By this time (the first half of the nineteenth century), the schools free for all were a norm, with several states passing laws that enforce their availability to every child. Women are admitted to schools, but it is not until the mid-nineteenth century that their role in the education becomes significant, thanks mostly to the contribution by Catherine Beecher. Her book, A Treatise on Domestic Economy for the Use of Young Ladies at Home and at School, emphasized the importance of women in various aspects of society, including education. In times when men were mostly occupied with business and political roles, women, according to Beecher, were the perfect candidates for teaching (Hoffman & Weiler, n.d.). She’s also contributed to founding the seminary that focused on female education.
Finally, the most recognizable contribution to the nineteenth-century curricular development, which is still an important point in education to this day, is the principle of formulating the curriculum. Until the early twentieth century, it was commonly believed that the toughest subjects were given the most attention and effort for a successful outcome. By this time, several teachers had voiced their concern regarding this ineffective policy and suggested several alternatives. However, it was John Dewey who has popularized the suggestion that students need to be interested in what they learn (Dewey, 2001).
He has noted that the children showed better results when studying what they find interesting. This has led to what is now known as the child-centered approach: the idea that the education process must be based on the interests and needs of the students. Besides, Dewey has established the concept of the interdisciplinary studies, where multiple subjects are connected as needed. Finally, by expanding the Franklin’s views of the practical nature of knowledge, Dewey has emphasized the importance of the practice in education, tying theory and practice in the educational process. Basically, the early twentieth century has roughly shaped the model of contemporary education, or progressive education, as it was known then (Tyler, 1986).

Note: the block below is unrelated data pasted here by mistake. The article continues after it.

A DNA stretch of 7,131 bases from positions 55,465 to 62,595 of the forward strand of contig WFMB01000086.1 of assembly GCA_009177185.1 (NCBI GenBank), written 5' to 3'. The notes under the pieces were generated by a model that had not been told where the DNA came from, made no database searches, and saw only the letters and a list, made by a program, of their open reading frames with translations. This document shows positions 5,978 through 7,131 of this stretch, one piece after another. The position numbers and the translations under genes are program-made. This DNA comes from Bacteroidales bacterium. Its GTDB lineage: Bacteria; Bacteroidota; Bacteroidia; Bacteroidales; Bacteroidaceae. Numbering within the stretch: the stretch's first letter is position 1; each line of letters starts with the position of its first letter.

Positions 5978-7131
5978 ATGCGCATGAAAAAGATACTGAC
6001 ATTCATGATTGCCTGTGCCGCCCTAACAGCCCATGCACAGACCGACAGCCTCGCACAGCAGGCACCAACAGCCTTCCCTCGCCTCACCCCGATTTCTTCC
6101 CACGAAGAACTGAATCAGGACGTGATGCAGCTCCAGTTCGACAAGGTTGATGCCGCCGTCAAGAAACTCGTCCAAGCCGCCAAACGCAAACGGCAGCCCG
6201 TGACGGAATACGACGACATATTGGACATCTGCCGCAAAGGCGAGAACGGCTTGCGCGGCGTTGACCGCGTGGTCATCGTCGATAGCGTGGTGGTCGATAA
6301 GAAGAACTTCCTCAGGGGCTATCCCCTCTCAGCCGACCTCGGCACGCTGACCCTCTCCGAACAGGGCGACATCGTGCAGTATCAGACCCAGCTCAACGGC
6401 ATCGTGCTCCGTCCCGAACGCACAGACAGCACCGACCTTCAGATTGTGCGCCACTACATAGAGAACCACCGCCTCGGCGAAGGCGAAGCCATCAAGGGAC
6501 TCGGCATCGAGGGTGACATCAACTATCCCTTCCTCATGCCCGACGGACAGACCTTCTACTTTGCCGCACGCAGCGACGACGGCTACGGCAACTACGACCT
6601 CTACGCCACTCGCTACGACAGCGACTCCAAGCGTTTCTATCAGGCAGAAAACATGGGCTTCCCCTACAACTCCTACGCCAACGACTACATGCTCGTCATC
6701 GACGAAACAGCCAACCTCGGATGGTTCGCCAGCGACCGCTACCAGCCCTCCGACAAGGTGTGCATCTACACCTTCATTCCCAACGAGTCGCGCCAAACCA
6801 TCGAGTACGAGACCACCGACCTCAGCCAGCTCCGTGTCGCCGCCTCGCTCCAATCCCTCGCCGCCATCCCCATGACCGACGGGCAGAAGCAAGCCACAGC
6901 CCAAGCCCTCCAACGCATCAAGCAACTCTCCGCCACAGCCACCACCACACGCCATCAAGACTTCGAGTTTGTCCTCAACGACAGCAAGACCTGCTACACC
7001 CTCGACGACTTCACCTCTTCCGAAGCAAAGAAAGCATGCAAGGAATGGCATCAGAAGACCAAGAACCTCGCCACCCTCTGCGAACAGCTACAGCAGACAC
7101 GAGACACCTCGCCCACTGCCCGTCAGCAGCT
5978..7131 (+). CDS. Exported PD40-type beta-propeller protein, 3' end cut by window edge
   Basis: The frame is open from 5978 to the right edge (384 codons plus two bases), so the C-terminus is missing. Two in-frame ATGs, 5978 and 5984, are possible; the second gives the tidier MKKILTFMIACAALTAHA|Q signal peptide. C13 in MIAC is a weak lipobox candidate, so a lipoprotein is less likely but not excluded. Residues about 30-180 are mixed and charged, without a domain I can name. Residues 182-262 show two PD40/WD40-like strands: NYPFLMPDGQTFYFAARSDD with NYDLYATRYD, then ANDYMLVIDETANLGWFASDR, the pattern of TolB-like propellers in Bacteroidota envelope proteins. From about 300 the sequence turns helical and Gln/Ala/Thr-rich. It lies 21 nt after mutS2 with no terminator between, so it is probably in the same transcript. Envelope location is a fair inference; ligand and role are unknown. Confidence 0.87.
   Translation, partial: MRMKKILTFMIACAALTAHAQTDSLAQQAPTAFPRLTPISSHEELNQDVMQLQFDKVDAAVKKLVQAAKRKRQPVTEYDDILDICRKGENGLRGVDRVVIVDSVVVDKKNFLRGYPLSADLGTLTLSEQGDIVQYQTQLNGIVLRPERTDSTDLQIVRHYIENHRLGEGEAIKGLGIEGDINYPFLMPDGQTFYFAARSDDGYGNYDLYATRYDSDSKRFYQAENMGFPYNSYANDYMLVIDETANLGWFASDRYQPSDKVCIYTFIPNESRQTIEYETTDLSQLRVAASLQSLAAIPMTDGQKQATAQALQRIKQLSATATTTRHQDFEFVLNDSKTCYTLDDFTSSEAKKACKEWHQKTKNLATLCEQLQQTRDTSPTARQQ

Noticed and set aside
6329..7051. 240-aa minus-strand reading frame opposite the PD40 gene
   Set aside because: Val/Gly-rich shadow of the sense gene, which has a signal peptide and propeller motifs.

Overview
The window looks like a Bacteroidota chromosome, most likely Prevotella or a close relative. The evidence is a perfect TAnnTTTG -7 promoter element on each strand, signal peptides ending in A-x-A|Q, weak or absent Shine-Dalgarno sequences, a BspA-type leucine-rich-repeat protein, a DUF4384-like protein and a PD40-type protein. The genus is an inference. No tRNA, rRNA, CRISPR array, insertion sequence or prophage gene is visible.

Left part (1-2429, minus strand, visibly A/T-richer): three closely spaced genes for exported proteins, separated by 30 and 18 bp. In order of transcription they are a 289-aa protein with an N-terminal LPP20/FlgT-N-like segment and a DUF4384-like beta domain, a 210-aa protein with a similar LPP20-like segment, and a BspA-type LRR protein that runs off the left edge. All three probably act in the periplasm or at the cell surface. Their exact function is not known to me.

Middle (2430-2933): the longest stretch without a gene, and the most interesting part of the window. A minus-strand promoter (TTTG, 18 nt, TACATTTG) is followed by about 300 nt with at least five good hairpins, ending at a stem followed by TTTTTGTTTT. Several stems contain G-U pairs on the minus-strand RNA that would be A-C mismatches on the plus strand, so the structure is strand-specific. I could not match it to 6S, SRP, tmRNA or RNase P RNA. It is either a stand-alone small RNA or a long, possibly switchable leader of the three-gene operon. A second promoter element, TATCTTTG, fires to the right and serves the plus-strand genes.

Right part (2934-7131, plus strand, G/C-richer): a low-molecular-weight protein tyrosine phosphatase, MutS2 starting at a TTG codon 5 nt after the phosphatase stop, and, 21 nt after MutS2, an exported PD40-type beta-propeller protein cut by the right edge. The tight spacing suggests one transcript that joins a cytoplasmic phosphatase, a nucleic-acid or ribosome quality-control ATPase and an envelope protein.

To conclude, the development of curricular thought throughout history was shaped by the economic, political, social, and cultural changes in the country, with the essential principles of public and unrestricted education forming from the 1700s until 1850, and the effective ways of delivering information from 1900s onward.
Dewey, J. (2001). Democracy and education. Web.
Hayes, W. (2006). Horace Mann’s vision of the public schools: is it still relevant? Lanham, MD: Rowman & Littlefield Education.
Hoffman, N., & Weiler, K. (n.d.). Schoolhouse pioneers: only a teacher. Web.
Holowchak, M. (2014). Thomas Jefferson’s philosophy of education: a utopian dream. New York, Routledge.
National Humanities Center. (n.d.) Benjamin Franklin: proposals relating to the education of youth in Pennsylvania. Web.
Tyler, R. W. (1986). The five most significant curriculum events in the twentieth century. Web.